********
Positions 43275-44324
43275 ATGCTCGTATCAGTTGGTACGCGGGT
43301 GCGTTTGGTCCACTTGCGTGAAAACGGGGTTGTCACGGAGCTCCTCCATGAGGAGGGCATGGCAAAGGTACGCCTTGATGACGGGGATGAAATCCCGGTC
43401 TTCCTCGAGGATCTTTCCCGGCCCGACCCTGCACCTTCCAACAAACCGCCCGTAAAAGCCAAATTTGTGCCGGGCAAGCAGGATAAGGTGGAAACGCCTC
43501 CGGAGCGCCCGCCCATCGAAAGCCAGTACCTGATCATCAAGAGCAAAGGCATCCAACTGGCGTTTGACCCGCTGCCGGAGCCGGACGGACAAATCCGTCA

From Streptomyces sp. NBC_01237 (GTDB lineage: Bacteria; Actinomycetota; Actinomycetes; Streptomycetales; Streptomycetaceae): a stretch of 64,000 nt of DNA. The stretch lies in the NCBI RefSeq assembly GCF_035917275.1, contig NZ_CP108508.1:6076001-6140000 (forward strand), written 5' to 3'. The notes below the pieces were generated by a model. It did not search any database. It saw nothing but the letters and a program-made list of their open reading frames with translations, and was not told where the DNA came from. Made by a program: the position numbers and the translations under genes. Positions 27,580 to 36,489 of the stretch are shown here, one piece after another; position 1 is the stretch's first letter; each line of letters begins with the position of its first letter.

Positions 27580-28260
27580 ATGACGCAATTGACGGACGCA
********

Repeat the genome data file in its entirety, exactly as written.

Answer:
Positions 43275-44324
43275 ATGCTCGTATCAGTTGGTACGCGGGT
43301 GCGTTTGGTCCACTTGCGTGAAAACGGGGTTGTCACGGAGCTCCTCCATGAGGAGGGCATGGCAAAGGTACGCCTTGATGACGGGGATGAAATCCCGGTC
43401 TTCCTCGAGGATCTTTCCCGGCCCGACCCTGCACCTTCCAACAAACCGCCCGTAAAAGCCAAATTTGTGCCGGGCAAGCAGGATAAGGTGGAAACGCCTC
43501 CGGAGCGCCCGCCCATCGAAAGCCAGTACCTGATCATCAAGAGCAAAGGCATCCAACTGGCGTTTGACCCGCTGCCGGAGCCGGACGGACAAATCCGTCA

From Streptomyces sp. NBC_01237 (GTDB lineage: Bacteria; Actinomycetota; Actinomycetes; Streptomycetales; Streptomycetaceae): a stretch of 64,000 nt of DNA. The stretch lies in the NCBI RefSeq assembly GCF_035917275.1, contig NZ_CP108508.1:6076001-6140000 (forward strand), written 5' to 3'. The notes below the pieces were generated by a model. It did not search any database. It saw nothing but the letters and a program-made list of their open reading frames with translations, and was not told where the DNA came from. Made by a program: the position numbers and the translations under genes. Positions 27,580 to 36,489 of the stretch are shown here, one piece after another; position 1 is the stretch's first letter; each line of letters begins with the position of its first letter.

Positions 27580-28260
27580 ATGACGCAATTGACGGACGCA